7 ways to limit screen time for kids (without tears)


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Ever tried taking a tablet or smartphone away from your kid? For many parents of Big Kids, or 6-11 year olds, screen time often spurs discord, arguments, and dreaded tech tantrums. Sure, you could have limited screen time from the beginning—then they wouldn’t know what they’re missing—but it’s a little late for that. Your kid’s gotten hold of a screen and they just won’t give it up.

So here we are, the parents whose kids are already 6 or 7, way more screen-dependent than we thought they could ever be. And every time we try to limit screen time, we get protests, tears, and pouting. But there is some good news. While there’s no magic fix that turns off the technology tears, there are techniques you can use to reel in your kid’s screen time at home, and you can adapt them to work for your family.

1. Don’t ban screen time entirely

It sounds counterintuitive, I know. But rigid rules don’t compromise, which leads to rebellion and, yes, temper tantrums. To get your kid to go along with your plan, they need to feel like you’re working with them, not against them. And you are! You’re working towards their health and long-term happiness. Let them know that, but assure them that their happiness today is important too, so run along and play Minecraft—just mind how long you play.

2. Treat screen time like it’s no big deal

At first glance, using screen time as a reward/punishment seems genius. And it does work most of the time—but there’s one issue: if kids learn to measure how good or bad they’ve been by how much screen time they get, then screen time gains a value to your kid that you might not expect. It becomes more valuable than other kinds of play because it is being used as a currency in the house. You might find your kid is a lot more ambivalent towards screen time if they receive their allotted amount every week, no matter their behavior. Other rewards can be just as effective!

3. Treat boredom like a gift

Boredom can be a space where our kids’ imaginations have room to flourish. Instead of handing over your phone when your kid asks for it, try handing over some paper and markers, or (throwback) some play-doh or other kid-friendly clay. If you’re crafty, you can even try building play spaces in your home, making it easier for your child to “bump into” play. When kids learn to use time instead of just passing the time, not only can they beat their boredom, but they find out more about what they are good at and what they like to do. Maybe they’ll find one of their newfound pretend games or hobbies even more fulfilling than their favorite cartoon!

4. Find new ways to communicate

At home, you don’t need a screen to talk. But what about the times you aren’t with your child? Kids are getting smartphones of their own earlier, and many phones for kids have screens, even if they aren’t smartphones. A portable screen of their very own can be a heavy distraction for a kid, capturing their attention away from other forms of play and interacting with other people. If you are going to get your kid a phone to keep in touch or for the peace of mind that comes with GPS tracking, think about opting for something screen-free like Relay so your kid can get in touch without the distraction of a display.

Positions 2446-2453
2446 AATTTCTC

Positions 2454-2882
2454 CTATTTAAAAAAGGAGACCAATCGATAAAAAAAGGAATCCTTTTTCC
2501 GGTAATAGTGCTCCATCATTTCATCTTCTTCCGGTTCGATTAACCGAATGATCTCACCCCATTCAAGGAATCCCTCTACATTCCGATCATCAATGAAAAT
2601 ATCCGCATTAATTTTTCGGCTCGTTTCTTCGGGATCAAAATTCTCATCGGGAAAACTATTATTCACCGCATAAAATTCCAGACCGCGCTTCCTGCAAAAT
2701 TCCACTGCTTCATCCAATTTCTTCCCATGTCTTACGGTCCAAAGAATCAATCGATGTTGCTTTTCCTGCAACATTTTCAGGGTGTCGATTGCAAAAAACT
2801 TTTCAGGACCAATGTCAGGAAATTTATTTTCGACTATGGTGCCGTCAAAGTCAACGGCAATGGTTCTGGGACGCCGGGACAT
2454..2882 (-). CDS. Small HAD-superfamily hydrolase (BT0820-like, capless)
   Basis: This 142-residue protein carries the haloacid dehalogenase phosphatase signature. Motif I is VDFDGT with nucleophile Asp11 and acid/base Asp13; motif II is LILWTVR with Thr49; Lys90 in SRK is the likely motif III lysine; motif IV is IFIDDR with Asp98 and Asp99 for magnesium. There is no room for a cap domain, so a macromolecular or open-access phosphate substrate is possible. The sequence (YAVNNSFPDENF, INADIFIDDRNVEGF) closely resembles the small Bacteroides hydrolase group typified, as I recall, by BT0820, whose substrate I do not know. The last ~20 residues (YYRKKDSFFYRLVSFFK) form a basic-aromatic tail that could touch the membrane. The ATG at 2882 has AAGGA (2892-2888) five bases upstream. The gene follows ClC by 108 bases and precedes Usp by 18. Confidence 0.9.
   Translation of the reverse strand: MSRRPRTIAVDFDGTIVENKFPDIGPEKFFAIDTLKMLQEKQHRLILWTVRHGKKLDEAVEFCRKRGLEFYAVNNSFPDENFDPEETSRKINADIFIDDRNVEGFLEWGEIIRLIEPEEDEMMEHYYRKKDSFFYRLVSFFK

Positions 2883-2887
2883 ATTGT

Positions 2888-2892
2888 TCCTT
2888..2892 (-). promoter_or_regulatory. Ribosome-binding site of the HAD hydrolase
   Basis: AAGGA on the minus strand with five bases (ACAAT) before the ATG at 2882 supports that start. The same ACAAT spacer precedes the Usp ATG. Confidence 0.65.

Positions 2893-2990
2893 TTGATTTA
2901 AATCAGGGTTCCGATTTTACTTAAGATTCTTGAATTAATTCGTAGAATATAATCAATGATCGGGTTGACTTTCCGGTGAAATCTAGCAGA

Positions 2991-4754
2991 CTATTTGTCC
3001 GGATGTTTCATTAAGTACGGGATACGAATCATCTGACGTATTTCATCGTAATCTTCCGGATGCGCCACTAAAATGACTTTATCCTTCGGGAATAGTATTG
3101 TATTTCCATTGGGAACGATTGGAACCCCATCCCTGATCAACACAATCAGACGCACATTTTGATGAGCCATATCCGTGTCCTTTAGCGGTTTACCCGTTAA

5. Be a model screen time citizen

“Do as I say, not as I do” has never been the most effective parenting strategy. And that applies to screen habits, too. Since your kids look to you for how to behave, if you are on your phone in front of them often enough, they will model that behavior. Try putting down your phone whenever your kid calls for you (even if they’re showing you that one thing they did for the twenty-fourth time) or putting away your phone once you get home from work. Even something as small as having a device free dinner can make a world of difference. If they see you are cutting back too, your screen time rules will feel less unfair to them.

6. Count by episodes and games, not by minutes

Even if your rule is “one hour of screen time per day,” kids don’t have the same grasp on time passing that grown ups do. Giving them a five-minute warning probably won’t make their reaction much better when you turn the TV off in the middle of their Fortnite match. Instead, try finding a stopping point between games or between TV episodes. That might mean they stop a little before their time is up some nights and a little later on others, but if they get to finish what they’re doing, you’ll have a much more content kid on your hands.

7. Grant agency with age

The best way to preempt temper tantrums or petulant cries of “no fair!” is to make kids part of the rule-making process. Maybe if you have a little-Big-Kid on your hands, like a 6 or 7-year-old, you will take the reigns on the rules, but as they grow, letting them have a little more agency within your rules will make them feel heard and understood. Maybe they still only get an hour of screen time per day, but they get to choose from a wider variety of screen media. Maybe they get to choose when they get to use their hour of screen time. Maybe they’ll even want to skip a day and save up some extra time for Saturday.

Every kid is different, so not everyone’s house rules are going to look the same. What works really well for one kid might not faze another. So don’t hesitate to improvise until your family finds screen time rules that make everybody happy!

Want to see more parenting tips and tricks for the digital age? Check out Relay’s blog!


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